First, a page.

Last edited by Expirobo; 06-19-2013 at 01:33 PM.
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Old 06-19-2013, 01:34 PM
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Also, believe me when I say, I have failed on more than one engine build. That poor Chevy...
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Old 06-19-2013, 02:13 PM
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I am not 100% but I think that we have put around 80 miles since the build, we have done 5, 6.4l just in last couple of months and never had any problems. when it pops the glow plug connectors usually it will pop one whole bank. I was going up a bridge and I accelerated a bit hard and that's when it happened. we checked everything put the connectors back in place and went again to the same spot and did the same thing. I unscrew the oil filler cap and left it loose turn on the engine and after a few seconds of the truck being on it would push the cap off a little( I don't know how to explain it but the cap would dace a little).

Last edited by ImperialA; 06-19-2013 at 02:20 PM.
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Old 06-19-2013, 02:14 PM
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Oh, then you probably know what you're doing. LOL. Good luck.
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Old 06-19-2013, 03:01 PM
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Quote:
Originally Posted by Expirobo View Post
Oh, then you probably know what you're doing. LOL. Good luck.
I personally don't have a lot of experience with the 6.4L, I talk to one of my friends at the dealer and he said its going to be a piston ring problem but he didn't give me an explanation on how he got to that conclusion. so I am stuck, one of the other techs here who does have a lot of experience with the 6.4l cant figurate out. I don't want to start taking things apart with out first having an idea of what I am looking for. If you guys have any ideas or suggestions on what to check I would really appreciated. thanks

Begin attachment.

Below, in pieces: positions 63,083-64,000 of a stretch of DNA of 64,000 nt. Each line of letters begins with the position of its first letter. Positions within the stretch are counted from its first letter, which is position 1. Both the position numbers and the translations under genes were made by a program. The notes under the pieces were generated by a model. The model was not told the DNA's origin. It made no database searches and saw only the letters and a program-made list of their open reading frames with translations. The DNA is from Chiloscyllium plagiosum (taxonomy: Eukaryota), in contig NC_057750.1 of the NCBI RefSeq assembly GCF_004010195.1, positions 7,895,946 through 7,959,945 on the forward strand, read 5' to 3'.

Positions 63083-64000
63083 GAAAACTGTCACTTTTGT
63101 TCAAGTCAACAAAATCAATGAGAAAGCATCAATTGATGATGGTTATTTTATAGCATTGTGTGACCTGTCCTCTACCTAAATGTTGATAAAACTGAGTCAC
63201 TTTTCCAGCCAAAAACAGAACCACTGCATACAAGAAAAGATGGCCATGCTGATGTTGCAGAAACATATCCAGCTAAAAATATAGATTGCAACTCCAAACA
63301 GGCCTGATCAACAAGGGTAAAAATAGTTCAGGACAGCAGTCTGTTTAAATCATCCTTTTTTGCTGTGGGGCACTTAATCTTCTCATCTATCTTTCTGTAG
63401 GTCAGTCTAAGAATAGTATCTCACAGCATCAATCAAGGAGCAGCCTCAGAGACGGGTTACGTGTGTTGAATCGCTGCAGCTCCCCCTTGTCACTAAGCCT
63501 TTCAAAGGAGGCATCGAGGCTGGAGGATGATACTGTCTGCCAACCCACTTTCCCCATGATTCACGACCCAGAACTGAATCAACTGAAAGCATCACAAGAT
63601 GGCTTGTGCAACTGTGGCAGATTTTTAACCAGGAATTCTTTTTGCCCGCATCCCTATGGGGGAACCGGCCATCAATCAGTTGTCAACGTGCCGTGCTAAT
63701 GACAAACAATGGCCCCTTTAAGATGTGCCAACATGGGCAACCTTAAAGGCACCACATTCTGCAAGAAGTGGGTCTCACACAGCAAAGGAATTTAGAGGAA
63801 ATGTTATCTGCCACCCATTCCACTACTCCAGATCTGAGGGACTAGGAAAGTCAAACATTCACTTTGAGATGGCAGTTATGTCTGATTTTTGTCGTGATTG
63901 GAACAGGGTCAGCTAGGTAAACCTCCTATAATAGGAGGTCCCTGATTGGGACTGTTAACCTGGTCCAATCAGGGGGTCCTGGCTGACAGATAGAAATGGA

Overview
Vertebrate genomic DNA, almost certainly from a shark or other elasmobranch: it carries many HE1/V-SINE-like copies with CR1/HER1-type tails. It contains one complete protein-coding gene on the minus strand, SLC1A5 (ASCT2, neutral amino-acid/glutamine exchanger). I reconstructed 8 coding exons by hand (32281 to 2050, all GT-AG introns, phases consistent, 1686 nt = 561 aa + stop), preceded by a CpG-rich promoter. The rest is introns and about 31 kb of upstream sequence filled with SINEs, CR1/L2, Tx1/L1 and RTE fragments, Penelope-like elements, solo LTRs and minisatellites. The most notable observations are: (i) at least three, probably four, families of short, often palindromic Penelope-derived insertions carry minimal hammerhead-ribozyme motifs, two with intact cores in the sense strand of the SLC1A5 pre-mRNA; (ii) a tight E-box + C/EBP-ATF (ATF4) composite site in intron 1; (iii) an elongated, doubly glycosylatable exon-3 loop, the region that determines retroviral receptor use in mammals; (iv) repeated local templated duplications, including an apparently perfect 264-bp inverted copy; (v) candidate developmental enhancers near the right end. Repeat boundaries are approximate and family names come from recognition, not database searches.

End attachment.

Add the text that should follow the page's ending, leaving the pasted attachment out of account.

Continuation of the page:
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Old 06-19-2013, 05:12 PM
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Well to properly check the piston rings and cylinder walls, you will have to tear into it. Before you install the pistons, you install the piston rings into the cylinder and check the ring gap. If the block was bored out or even honed, the rings could be out of speck. Also, the cylinder wall will need to be checked for the proper cross-hatch pattern. Could be an oblong cylinder if the block wasn't honed or bored. In that case, the rings will not seat all the way.

There's a chance it could be bad valve guide tolerances. That would yield some form of blow-by.

I guess the bigger question is, why did they rebuild it in the first place? What problems existed before the rebuild, how many miles, was it overheated, and what machining was done?
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Old 06-20-2013, 02:57 PM
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Quote:
Originally Posted by Expirobo View Post
Well to properly check the piston rings and cylinder walls, you will have to tear into it. Before you install the pistons, you install the piston rings into the cylinder and check the ring gap. If the block was bored out or even honed, the rings could be out of speck. Also, the cylinder wall will need to be checked for the proper cross-hatch pattern. Could be an oblong cylinder if the block wasn't honed or bored. In that case, the rings will not seat all the way.
We have a problem with two cylinders #2 and #4 tomorrow I get to take it apart again. I think that you are right and the two cylinders are not to spec, my first mistake was not checking them when I got the engine block back from the machine shop.